They that go down to the sea in ships, that do business in great waters, from Psalm 107, evokes in magnificent fashion men and women, who make their living from the sea.
On the WaterfrontBy Elton Engstrom
Born in 1950, Roger Gregg of Juneau came to Alaska as a boy of 13. He started fishing with his stepfather, Cliff Mortensen, as a set-netter on the Akwe and Alsek rivers south of Yakutat. A set-net is anchored to the shore in contrast to the more usual gill net, which is allowed to drift.
The Yakutat region is part of Southeast, but it has a very different geography. In some ways, it is the most beautiful part of Southeastern Alaska. Imagine a sandy beach 60 miles long, with the steady pulse of the Pacific coming in long breakers up to your feet. There is no rocky shoreline like the rest of Southeast. And behind the coast is the sight of Mount Logan, the second highest peak in North America, and also of Mount St. Elias and Mount Fairweather.
The only openings in this long sandy beach are the rivers that empty into the sea, starting with the Situk just south of Yakutat, and including Roger's Akwe and Alsek. Roger spent five summers on the Akwe, and then from 1969 to 1973, he served in the U.S. Navy.
When he got out, his first boat was the Lane, which he brought from his brother, Dick. He trolled and gill-netted on the Taku and in Lynn Canal. In later years, he also long-lined for halibut and fished for crab and herring.
My sense is that fishermen, 40 or 50 years ago, mainly followed one activity. You were either a gill-netter or a troller or a long-liner, and you put in the whole season in one fishery. Today, though, many fishermen, like Roger, are more versatile. Partly, I guess, this is due to shorter-seasons and the limited-entry system, but also it is a means to enhance one's livelihood.
In 1978, Roger bought a Bristol Bay permit and fished there until 1998. Bristol Bay is a much tougher region to fish than Southeast. It doesn't have the harbors and docks we have. In the fall of the year, all the boats are taken out of the water.
Roger explained the weather by saying the Bay fishing areas are shallow, so that the wind and tide and river currents build up the waves more than they would in deep water. He added that a gill-netter with a full load of salmon caught in a low-lying spot such as Deadman Sands on the west side of the Kvichak River, would be in a perilous position. The waves would threaten to capsize the boat and imperil the crew.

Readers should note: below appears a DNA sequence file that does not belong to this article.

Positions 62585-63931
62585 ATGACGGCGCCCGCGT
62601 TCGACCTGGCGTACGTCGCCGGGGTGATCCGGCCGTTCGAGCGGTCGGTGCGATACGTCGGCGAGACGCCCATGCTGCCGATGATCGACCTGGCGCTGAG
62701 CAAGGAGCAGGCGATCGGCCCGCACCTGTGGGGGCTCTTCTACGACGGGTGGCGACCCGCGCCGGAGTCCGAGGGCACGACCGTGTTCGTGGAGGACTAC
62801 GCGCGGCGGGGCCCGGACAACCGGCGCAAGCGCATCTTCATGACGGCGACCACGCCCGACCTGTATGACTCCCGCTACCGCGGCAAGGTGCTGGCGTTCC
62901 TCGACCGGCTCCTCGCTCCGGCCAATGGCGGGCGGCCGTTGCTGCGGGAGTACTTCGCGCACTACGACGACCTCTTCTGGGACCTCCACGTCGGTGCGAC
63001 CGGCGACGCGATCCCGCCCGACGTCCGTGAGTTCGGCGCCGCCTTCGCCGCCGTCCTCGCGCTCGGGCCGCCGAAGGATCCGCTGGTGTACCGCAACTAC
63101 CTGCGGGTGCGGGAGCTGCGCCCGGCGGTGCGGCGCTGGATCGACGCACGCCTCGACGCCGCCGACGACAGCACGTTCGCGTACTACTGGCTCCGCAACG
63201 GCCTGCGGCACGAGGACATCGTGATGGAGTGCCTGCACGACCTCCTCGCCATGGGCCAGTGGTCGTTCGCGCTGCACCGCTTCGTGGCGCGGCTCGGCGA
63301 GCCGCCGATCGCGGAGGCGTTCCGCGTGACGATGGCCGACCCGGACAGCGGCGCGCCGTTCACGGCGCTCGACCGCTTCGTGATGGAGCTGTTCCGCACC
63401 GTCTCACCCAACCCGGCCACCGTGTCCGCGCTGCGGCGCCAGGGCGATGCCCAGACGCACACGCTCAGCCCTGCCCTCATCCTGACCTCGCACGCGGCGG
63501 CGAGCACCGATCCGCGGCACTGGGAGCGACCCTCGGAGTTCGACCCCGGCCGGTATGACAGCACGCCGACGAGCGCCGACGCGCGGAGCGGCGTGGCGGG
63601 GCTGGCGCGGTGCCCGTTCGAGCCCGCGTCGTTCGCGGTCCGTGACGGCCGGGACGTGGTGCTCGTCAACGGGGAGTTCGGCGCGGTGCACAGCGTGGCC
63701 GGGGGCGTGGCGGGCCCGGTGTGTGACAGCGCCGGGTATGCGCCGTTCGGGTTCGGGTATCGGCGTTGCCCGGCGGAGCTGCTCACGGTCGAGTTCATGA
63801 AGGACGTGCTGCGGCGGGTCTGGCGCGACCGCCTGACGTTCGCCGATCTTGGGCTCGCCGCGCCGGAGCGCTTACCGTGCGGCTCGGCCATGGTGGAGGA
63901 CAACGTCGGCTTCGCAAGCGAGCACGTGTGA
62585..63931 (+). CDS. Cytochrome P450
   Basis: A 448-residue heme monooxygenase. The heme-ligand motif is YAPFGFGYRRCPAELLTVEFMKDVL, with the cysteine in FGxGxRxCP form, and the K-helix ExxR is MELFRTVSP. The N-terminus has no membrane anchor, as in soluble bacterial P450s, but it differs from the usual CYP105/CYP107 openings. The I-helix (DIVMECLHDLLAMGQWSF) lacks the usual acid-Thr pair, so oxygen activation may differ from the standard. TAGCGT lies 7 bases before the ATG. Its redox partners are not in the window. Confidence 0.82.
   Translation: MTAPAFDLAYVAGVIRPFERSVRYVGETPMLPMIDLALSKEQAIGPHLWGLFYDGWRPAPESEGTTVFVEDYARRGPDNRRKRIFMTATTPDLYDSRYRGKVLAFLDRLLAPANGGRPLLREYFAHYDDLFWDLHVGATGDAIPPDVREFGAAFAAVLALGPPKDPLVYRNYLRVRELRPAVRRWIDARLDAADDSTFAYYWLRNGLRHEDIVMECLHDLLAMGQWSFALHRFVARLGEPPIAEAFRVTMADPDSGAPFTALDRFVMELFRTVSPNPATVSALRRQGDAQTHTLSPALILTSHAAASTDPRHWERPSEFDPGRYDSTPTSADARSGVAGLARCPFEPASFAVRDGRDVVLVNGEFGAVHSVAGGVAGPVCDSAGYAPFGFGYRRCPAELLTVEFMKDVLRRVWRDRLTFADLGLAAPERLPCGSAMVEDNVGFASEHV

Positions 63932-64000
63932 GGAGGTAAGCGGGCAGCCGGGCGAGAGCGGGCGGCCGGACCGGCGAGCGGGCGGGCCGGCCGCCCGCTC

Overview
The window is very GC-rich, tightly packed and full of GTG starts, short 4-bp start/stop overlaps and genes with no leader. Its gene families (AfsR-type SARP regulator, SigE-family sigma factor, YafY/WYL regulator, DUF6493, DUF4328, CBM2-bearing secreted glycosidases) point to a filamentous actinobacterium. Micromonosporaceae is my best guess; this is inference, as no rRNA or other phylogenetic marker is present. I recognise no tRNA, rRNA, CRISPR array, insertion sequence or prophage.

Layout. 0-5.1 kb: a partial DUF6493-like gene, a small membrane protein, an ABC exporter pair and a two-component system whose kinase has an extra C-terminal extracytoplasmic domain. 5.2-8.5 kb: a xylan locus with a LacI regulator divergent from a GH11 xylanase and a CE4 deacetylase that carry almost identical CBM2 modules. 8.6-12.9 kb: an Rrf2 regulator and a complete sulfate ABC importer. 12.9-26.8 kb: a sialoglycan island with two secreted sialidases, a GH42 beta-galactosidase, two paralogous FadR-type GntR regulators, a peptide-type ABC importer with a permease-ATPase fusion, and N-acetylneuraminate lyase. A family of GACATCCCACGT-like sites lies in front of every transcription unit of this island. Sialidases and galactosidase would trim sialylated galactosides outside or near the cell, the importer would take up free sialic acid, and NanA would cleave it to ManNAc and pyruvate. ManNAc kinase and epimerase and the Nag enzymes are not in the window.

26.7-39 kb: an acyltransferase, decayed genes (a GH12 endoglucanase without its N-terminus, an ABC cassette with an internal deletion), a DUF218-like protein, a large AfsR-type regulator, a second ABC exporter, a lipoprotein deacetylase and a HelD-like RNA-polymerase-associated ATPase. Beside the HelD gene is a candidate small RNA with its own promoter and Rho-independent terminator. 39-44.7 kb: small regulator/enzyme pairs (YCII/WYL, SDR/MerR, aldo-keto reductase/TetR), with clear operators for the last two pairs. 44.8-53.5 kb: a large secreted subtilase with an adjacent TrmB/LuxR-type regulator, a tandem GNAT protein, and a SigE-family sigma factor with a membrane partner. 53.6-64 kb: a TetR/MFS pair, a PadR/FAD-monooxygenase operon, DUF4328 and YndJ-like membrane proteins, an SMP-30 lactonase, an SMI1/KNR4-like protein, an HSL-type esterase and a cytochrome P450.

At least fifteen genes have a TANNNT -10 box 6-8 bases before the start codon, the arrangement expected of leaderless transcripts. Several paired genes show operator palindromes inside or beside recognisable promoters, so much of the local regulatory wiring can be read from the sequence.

The incoming and outgoing tide and the rush of water from the major rivers gives one a sense of constant, rapid movement. Often the only relief a skipper and his boat have is to run up the river far enough to escape bad weather, or on the Nushagak, to run up on the beach or into a slough to get a good night's sleep until the tide comes back to carry you out again.
I shared with Roger the excitement of working in Bristol Bay. In 1977, my first year at Dillingham on the Nushagak River, our 50-foot landing-craft barge, called the Situk, brought in tender loads full of king salmon. What a sight it was.
The Situk was decked over with a hold for the fish, and a wheel house on the stern. The captain was John Ellis from Yakutat. He also took the weights and paid cash for the fish.
He bought the fish usually in the early evening, and then came into town the next morning, a trip of about 15 miles. That year, we bought about 250,000 pounds of kings.
After king salmon, the sockeye season started, with the peak about the Fourth of July. But in our first year, the run was a disaster, so that we had the singular result of buying as many chum salmon as sockeye. The chums were very bright, the same size, and difficult to tell from the sockeyes.
My son Elton, who was 12, was an expert in telling the difference, so he graded the fish at the face of the dock as they were unloaded from the Situk. The barge could only come in on a high tide, but could sit on its flat bottom when the tide ran out.
"They that go down to the sea in ships, that do business in great waters, they see the works of the Lord and his wonders in the deep."
Elton Engstrom is a lifelong Alaskan, retired fish-buyer, lawyer and legislator (1964-70) who lives in Juneau. He can be reached at 586-1655.